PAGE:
Krystin Baron’s Book Review: The Other Side by Jacqueline Woodson

Krystin Baron
January 28, 2017
Book Review: The Other Side

The Other Side. By Jacqueline Woodson. Illustrated by E.B. Lewis. G.P. Putnam’s Sons, 2001. 32 pages. $17.99

          The Other Side, written by award winning author Jacqueline Woodson who is best known for Miracle’s Boys, brings readers back to when racism, discrimination, and segregation were prevalent in the South prior to the civil rights movement. This heartwarming story is told by a young, curious girl of color, Clover, who lives adjacent to an extensive wooden fence that segregates her entire town. One day, she notices Annie, her carefree Caucasian neighbor, on the other side of the fence. Clover and Annie were both forbidden by their mothers from playing on opposite sides of the fence because it was too dangerous, but eventually the girls work up the courage to introduce themselves to each other. As the Summer season passes on, Clover and Annie’s friendship grew. Despite physical and social barriers, Clover and Annie found a way to enter each other’s worlds. The Other Side is recommended if you are looking for ways to discuss acceptance and diversity with children who may or may not be included in diverse populations. In addition, I highly recommend this story for parents and teachers who are trying to start, or continue, discussions about acceptance, diversity, racism, discrimination, and segregation.

Jacqueline Woodson grew up in Greenville, South Carolina where her community was segregated, even after Jim Crow laws were supposed to be in effect. She used her personal experiences as an inspiration for many of her literary works. In this story, Woodson’s creative use of the fence becomes a physical symbol of the split between white people and people of color that even children at the pre-kindergarten level can understand. The innovative use of the fence signifies a conflict, the strong divide and separation that existed prior to the civil rights movement. With precise word choice, the author is able to capture the innocence and curiosity of the children as they try to understand the purpose of the fence. Woodson pulls you into the story by integrating language that activates your senses. You are hooked into the story as you can see, hear, smell, and feel the experience through Clover’s perspective. Through the characters’ dialogue, the author establishes and seamlessly uplifts the mood from longing, to hopeful, to optimistic. As the characters evolve, Clover and Annie realize one day someone should come and knock down the fence as their worlds have more similarities than differences. It is through this realization that the author sends a positive message about acceptance and diversity that creates an opportunity for children ages 3-11 to discuss these ideas, especially since racism and discrimination still exists in many forms in our world today.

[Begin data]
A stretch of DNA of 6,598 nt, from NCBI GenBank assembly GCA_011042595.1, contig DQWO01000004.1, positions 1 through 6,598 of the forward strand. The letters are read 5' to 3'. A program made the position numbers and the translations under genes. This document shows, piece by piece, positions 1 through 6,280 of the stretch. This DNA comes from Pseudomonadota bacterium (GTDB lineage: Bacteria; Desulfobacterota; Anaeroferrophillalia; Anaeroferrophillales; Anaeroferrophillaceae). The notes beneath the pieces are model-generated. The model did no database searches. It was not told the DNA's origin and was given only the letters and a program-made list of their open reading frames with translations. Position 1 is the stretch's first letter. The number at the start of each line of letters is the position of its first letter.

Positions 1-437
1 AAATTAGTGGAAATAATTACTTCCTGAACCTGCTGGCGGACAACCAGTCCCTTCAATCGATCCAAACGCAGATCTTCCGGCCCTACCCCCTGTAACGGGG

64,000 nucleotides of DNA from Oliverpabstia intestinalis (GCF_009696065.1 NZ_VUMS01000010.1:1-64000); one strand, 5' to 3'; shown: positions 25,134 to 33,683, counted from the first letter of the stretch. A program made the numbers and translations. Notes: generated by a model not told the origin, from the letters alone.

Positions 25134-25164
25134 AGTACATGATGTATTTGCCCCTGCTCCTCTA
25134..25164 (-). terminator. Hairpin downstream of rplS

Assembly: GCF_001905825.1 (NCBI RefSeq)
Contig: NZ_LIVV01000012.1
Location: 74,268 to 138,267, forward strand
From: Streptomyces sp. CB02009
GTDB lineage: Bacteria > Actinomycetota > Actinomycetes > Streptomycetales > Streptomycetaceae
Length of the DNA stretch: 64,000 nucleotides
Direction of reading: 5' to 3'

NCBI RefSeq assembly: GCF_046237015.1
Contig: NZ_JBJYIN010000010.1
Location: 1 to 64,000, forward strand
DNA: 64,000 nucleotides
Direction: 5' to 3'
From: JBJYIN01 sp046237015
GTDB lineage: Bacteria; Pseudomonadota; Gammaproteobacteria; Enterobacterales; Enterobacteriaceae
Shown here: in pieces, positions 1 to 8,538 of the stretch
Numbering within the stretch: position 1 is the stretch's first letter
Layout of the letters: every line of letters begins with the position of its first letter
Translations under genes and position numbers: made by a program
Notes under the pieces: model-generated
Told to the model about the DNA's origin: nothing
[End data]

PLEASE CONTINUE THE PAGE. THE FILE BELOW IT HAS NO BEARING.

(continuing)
Award winning illustrator E.B. Lewis’, best known for his illustrations in Talkin’ About Bessie: The Story of Aviator Elizabeth Coleman, Down the Road, and My Rows and Piles of Coins, created gorgeous realistic watercolor illustrations that complement Woodson’s story of friendship across race during the pre-civil rights era. The use of non-vibrant colors and shadowed look of the pages portray feelings of longing, sadness, and confusion as to why the worlds on opposite sides of the fence are so different that the girls are not allowed to play together. The children’s body language throughout the story also changes with the mood the author creates. There are scenes that portray curiosity, understanding, and realization for change when the two girls realize that the fence should be knocked down and the two worlds can and should be combined.

This realistic fiction picture book can be integrated into Social Studies curriculum to help children understand life prior to the civil rights movement. It can also be used within the classroom, or at home, to support acceptance and diversity lessons. Again, I highly recommend this story for parents and teachers who are trying to start, or continue, discussions about acceptance, diversity, racism, discrimination, and segregation.

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